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Arquivos do Instituto Biológico

Print version ISSN 0020-3653On-line version ISSN 1808-1657

Arq. Inst. Biol. vol.85  São Paulo  2018  Epub Aug 02, 2018 



Evaluation of microscopic protocols for somatic cell counts in milk of dairy sheep

Avaliação de protocolos do método microscópico para contagem de células somáticas no leite de ovelhas leiteiras

Cristiane Rosa Moraes1 

Tatiana Regina Vieira2 

Andrea Troller Pinto2 

Verônica Schmidt2  * 

1Centro Universitário Ritter dos Reis - Porto Alegre (RS), Brazil

2Universidade Federal do Rio Grande do Sul - Porto Alegre (RS), Brazil


The somatic cell count (SCC) is a diagnostic tool that indicates the mammary gland health and can be determined by the counting of cells in the microscope. There are discussions regarding appropriate staining method to the ewes’ milk. The present study aimed to identify a methodology of microscopic SCC proper to the milk of the ovine species. Therefore, glass slides for smear were manufactured with 10 µL of ewe’s milk in 1 cm2, and the fixers xylol and Carnoy’s solution were tested, as well as and May-Grünwald, Broadhurst-Paley, Wrigth and Panoptic stainings. Carnoy’s solution was elected, because it allowed a better fixation of the dairy film to the microscope slides, and Broadhurst-Paley staining, due to its good coloration and visualization of cells, as well as the differentiation of cytoplasmic corpuscles in ewe’s milk. Broadhurst-Paley coloration is a tool applicable to the somatic cell count in ovine specie’s milk.

KEYWORDS: somatic cell count; Broadhurst-Paley staining; Lacaune


A contagem de células somáticas é uma ferramenta de diagnóstico indicativa da saúde da glândula mamária e pode ser determinada em microscópio. Sobre ela, existem discussões quanto à coloração adequada ao leite de ovelhas. O presente estudo objetivou identificar uma metodologia de preparação de lâminas para a contagem microscópica de células somáticas do leite da espécie ovina. Para tanto, confeccionaram-se lâminas de esfregaços de 10 µL de leite de ovelha em 1 cm2, testaram-se os fixadores de xilol e solução de Carnoy e as colorações de May-Grünwald, Broadhurst-Paley, Wrigth e Panótico. Elegeram-se a solução de Carnoy, pois esta permitiu melhor fixação do filme lácteo às lâminas de microscopia, e o corante Broadhurst-Paley, que propiciou boa coloração e visualização das células, bem como a diferenciação dos corpúsculos citoplasmáticos presentes no leite ovino. A coloração é uma ferramenta aplicável à contagem de células somáticas no leite da espécie ovina.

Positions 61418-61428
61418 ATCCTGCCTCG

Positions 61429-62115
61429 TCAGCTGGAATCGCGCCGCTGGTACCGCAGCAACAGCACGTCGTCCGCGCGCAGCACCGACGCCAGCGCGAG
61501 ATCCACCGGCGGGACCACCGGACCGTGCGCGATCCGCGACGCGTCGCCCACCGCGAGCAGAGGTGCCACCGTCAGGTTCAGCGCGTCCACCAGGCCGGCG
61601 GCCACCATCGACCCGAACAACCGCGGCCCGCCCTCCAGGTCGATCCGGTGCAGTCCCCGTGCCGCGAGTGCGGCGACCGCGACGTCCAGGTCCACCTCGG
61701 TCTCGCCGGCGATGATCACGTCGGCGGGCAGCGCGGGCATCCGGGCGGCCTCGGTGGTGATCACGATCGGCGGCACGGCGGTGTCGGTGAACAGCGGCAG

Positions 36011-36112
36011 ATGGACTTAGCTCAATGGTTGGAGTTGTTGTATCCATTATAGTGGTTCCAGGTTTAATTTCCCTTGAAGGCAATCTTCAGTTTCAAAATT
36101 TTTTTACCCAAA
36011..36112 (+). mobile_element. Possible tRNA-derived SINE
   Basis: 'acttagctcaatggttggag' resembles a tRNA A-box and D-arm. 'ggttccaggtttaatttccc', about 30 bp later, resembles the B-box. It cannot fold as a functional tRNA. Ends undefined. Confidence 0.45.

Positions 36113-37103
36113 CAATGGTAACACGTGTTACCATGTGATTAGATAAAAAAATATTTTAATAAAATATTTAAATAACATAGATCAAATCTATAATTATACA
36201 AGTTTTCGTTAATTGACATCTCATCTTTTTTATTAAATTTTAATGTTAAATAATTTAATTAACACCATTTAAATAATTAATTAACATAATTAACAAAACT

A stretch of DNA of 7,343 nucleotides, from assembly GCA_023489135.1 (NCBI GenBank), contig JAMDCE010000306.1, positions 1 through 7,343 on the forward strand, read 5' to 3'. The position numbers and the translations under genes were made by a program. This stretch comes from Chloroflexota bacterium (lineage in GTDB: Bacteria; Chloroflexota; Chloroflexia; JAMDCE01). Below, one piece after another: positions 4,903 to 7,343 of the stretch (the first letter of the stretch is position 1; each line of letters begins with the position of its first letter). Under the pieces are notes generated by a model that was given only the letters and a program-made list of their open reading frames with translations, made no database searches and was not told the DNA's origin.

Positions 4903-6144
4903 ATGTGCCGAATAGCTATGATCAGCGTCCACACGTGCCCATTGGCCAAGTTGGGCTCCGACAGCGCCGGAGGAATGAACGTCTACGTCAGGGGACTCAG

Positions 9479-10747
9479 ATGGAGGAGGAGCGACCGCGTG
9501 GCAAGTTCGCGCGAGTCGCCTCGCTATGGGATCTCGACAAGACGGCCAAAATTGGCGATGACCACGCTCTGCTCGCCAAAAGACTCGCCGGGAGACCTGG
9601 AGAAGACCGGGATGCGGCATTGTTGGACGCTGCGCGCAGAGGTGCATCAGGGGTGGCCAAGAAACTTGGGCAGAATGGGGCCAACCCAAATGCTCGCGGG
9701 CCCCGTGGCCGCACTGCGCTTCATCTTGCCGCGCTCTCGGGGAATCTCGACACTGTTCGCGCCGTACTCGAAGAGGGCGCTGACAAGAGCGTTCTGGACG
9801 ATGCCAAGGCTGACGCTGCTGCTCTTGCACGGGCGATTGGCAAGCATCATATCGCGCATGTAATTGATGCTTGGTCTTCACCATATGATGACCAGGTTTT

PALAVRAS-CHAVE: contagem de células somáticas; coloração Broadhurst-Paley; Lacaune

Mastitis is one of the major problems related to milk production, because it causes economic losses, resulting from the reduction in volume of milk produced, and of the costs of treatment. Sometimes there is even animal loss. Although well known in bovine species, studies about this disease in ovine species are scarce (BAGLITZ et al., 2008).

The diagnosis of subclinical mastitis can be performed through the somatic cell count (SCC), i.e., the examination of structures of the organism defense before inflammation or infection and composed by immune system cells (somatic cells) and epithelial cells (SUMMER et al., 2012). As an indicator of the mammary gland health and the milk quality, the SCC is quite studied in bovine species (VIANA et al., 2010). However, the ewe’s milk is an apocrine secretion and presents cytoplasmic particles, which have similar size and shape to the leucocytes, and that can generate some confusion in automated methods of cell count (MADUREIRA et al., 2010). Therefore, the count of cells by direct microscopy is indicated for the ovine species. However, there is disagreement regarding the staining procedures suitable for this species (GOMES et al., 2008), and the protocols of specific staining for DNA are the ones indicated.